Tuesday, May 31, 2011

Haiti and the seven deadly sins

By Jean H Charles:

With the installation of a new government, Haiti needs to set itself into a mode where the culture of growth, development and hospitality can flourish without impediments. First and foremost, security for life and for limb must be high on the agenda.

The United Nations Stabilization Mission in Haiti (MINUSTAH) tag price of some $865 million per year to provide and enhance a blanket of security on the national territory is not only an international scandal but it represents the perfect model of how things should not be.

Jean H Charles MSW, JD is Executive Director of AINDOH Inc a non profit organization dedicated to building a kinder and gentle Caribbean zone for all. He can be reached at: jeanhcharles@aol.comKidnapping, the absence of night life, the complete disregard for the rule of law have been the staple of life in Haiti, sometimes supported and entertained by the very Haitian governments. The many nations that comprise the MINUSTAH family excel in faking the duty of care and support to the stabilization of the country.

With one tenth of that amount, Haiti can set up its own national army that will protect the population, serve as a first defense system in case of environmental disaster and repel and control the drug reshipment invasion. The tourism industry, the commerce, the resilience and the creativity of the Haitian people need a true national security blanket to flourish.

Haiti needs in the second place to uproot the culture of the deadly sins so pervasive in the country. With bad governance implanted into the soul of the nation for the past sixty years, virtue has not occupied a place of choice in the intercourse of people living in the same land.

Haiti of today is comparable to France under the Regency regime in 1715, where the Duke of Orleans promoted a culture of greed, lust and debauchery, where adventurers mixed with do-gooders were seeking fast money followed by spectacular bankruptcy, poisoning the atmosphere for everybody.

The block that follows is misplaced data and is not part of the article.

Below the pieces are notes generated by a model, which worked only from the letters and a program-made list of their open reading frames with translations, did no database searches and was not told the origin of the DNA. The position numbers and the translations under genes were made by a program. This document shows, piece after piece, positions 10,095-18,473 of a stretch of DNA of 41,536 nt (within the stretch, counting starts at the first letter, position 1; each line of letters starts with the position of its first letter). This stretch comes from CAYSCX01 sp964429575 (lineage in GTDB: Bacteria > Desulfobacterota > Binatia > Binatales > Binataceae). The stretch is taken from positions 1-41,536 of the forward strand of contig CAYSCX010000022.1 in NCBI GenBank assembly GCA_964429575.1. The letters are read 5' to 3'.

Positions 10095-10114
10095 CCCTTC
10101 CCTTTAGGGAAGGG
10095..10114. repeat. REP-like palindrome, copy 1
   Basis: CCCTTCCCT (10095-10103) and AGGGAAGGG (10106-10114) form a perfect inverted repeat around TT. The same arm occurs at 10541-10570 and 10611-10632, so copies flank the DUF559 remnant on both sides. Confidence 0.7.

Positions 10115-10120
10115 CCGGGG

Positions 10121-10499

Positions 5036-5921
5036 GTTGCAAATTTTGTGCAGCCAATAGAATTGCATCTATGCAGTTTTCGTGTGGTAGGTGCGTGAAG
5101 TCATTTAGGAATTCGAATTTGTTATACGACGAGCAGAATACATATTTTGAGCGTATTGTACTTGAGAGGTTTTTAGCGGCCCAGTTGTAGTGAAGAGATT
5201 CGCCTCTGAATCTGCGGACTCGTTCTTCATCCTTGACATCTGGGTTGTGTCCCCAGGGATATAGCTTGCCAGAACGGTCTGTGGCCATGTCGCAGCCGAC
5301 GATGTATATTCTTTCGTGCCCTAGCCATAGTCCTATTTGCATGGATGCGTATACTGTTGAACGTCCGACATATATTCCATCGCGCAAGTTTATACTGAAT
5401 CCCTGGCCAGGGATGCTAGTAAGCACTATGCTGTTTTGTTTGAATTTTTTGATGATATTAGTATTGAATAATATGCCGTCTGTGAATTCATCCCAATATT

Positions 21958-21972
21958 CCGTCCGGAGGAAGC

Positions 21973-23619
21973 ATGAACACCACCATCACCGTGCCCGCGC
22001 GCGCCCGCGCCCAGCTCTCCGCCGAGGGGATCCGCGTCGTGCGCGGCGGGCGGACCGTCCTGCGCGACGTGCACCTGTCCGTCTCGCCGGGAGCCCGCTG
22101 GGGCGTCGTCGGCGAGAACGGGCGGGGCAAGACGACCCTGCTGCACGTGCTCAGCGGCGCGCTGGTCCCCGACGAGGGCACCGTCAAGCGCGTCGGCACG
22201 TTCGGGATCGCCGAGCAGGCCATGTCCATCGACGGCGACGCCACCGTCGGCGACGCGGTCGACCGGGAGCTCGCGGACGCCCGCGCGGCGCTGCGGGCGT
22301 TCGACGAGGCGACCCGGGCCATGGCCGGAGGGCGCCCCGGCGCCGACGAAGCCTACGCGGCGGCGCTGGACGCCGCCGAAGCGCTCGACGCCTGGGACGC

The deadly sins you remember, immortalized by Dante, include pride, avarice, envy, wrath, gluttony, sloth and lust. Those vices have found a fertile land in Haiti to germinate and propagate amongst the poor as well as the rich citizens.

Michel Martelly, a former bad boy, might seem the wrong messenger to inject the culture of virtue into the country. Yet God himself did use sinners like Saul who become Paul to spread his religion of love charity, and humility. The Samaritan as well as Mary of Magdalene, both former sinners, were efficient missionaries of the new doctrine that humility, generosity, love, self control, faith, zeal, and prudence should rule the interactions between citizens of the same country and those of different nations.

Gandhi, the father of revolution with non violence, devised the concept of seven social sins. Politics without principles, wealth without work, pleasure without conscience, knowledge without character, science without humanity, worship without sacrifice and commerce without morality.

I am witnessing in all aspects of life in Haiti the pervasive influence of the seven social sins. The legislative, the electoral board, the presidency, even the international organizations whose mission was to heal the wounds of a devastated population have been competing amongst themselves to serve mostly their own venal needs while professing compassion to the fate of the people.

The new government, with its prime minister designate, Daniel Rouzier, will have bread on the table. Before it embarks on any aspect of development those first two pillars – national security and moral sustenance -- must be firmly entrenched into the ethos of the new Haiti.

The people of Haiti, who fought all through to impose their own transition, have a high expectation from the new government. It is ready to uproot the old culture of the seven deadly sins. Martelly will have not only to set an example in his administration but he will have to call on the moral suasion of the Church and the civil society to preach and practice the new doctrine. The Archbishop Louis Kebreau in the homily at the inauguration has set the tone. His call for a culture of virtue was well received by the population who elevated him to a stature of a pop star.

The Haitian government must stop sustaining the lower instincts of the population. No nation has ever survived with the love of lust, greed, and wrath. Development, peace, growth and prosperity demands first and foremost good citizenship!

May 30, 2011